The notion of America as a real, completed nation, a state with definable national interests that ought to be the foundation of its diplomacy, is as valid today as it was at the time of George Washington’s famous warning. Exceptionalist claims and millenarian utopias are as contrary to this country’s traditions and true interests today as they were in April 1861, April 1917, or December 1941. It is unfortunate that this truth will be rediscovered only after a lot more blood and treasure is wasted in pursuit of unlimited, unattainable objectives.

With Joseph Biden, Hillary Clinton, Robert Gates and James Jonesin charge, there will be no true debate in Washington on the ends and uses of American power. The ideologues‘ resistance to any external checks and balances on the exercise of that power will be upheld. Obama’s new team and Bush’s outgoing one may differ in some shades of rhetoric, but they are one regime, identical in substance and consequence. Its leading lights will go on disputing the validity of the emerging balance-of-power system because they reject the legitimacy of any power in the world other than that of the United States, controlled and exercised by themselves. They will scoff at the warning of 1815, 1918, or 1945 as inapplicable in the post-history that they seek to construct.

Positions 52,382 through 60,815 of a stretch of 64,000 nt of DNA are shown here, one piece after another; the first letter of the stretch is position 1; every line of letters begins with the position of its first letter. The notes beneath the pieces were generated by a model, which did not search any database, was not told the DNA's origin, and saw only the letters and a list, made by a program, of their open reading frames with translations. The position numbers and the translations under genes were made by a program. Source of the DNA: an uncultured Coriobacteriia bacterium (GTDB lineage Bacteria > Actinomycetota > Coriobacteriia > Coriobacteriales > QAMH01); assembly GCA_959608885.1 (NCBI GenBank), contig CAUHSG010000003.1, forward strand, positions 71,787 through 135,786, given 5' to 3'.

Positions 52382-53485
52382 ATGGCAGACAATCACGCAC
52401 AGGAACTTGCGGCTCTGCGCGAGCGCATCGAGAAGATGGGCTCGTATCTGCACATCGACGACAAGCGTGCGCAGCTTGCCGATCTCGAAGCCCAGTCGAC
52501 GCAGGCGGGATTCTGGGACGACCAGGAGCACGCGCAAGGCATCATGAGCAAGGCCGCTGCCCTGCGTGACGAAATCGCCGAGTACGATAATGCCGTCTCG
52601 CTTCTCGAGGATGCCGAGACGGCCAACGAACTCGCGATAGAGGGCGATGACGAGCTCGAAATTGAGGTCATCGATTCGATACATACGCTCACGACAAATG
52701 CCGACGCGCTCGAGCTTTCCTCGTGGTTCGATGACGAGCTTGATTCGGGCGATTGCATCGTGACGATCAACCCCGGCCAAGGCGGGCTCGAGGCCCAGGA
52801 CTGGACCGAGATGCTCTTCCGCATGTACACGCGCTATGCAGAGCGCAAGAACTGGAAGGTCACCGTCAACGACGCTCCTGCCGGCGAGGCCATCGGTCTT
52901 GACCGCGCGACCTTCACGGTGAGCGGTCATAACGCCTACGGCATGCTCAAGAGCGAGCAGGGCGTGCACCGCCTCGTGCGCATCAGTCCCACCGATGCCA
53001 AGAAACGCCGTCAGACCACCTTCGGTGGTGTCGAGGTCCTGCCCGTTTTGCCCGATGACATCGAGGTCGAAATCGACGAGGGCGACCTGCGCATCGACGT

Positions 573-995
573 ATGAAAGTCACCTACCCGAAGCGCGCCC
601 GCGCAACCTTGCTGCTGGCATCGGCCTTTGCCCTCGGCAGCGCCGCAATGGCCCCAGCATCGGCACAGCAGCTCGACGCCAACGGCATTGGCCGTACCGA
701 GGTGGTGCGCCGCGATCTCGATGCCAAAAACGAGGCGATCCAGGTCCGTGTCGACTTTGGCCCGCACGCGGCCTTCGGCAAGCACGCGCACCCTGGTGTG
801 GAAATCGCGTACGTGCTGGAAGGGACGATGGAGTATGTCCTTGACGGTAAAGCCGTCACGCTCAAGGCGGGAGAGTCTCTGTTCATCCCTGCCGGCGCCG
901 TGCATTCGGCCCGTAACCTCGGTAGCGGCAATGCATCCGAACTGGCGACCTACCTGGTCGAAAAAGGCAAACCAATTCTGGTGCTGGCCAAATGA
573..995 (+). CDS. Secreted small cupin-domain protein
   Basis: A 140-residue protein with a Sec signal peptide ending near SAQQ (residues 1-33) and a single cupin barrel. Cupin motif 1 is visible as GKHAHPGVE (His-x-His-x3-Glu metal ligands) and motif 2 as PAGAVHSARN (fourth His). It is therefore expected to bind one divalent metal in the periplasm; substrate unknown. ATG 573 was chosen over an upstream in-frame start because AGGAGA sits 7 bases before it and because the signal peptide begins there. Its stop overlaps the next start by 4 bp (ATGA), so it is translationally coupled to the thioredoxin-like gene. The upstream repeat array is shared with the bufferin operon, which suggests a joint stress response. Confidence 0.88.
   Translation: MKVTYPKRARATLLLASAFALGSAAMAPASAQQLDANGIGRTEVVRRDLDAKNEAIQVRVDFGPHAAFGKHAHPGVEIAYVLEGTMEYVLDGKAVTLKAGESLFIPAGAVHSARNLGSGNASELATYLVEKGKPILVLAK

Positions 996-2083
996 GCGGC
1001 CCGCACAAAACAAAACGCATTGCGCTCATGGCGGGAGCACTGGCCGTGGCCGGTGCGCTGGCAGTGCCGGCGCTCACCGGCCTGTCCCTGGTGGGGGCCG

They will confront the argument that no vital American interest worthy of risking a major war is involved in Russia’s or China’s near-abroad with the claim that the whole world is America’s near-abroad.

It is vexing that the new team is taking over at a particularly dangerous period in world affairs: the return of asymmetrical multipolarity. Following a brief period of post-1991 full-spectrum dominance, for the first time after the Cold War the government of the United States is facing active resistance from one or more major powers. More important than the anatomy of the South Ossetian crisis last August, or the Taiwanese crisis three years from now, is the reactive powers‘ refusal to accept the validity of Washington’s ideological assumptions or the legitimacy of its resulting geopolitical claims. At the same time, far from critically reconsidering the Bushies‘ hegemonsitic assumptions and claims, the key decision-makers in the Obama Administration will continue to uphold them.

Their ambition, unlimited in principle, will remain unaffected by the ongoing financial crisis, just as Moscow’s Cold War expansionism was enhanced, rather than curtailed, by the evident shortcomings of the Soviet centrally planned economy. Come what may, they will not allow the reality of global politics to interfere with their world outlook, „neoliberal“ or „neoconservative,“ but hegemonic and irrational at all times.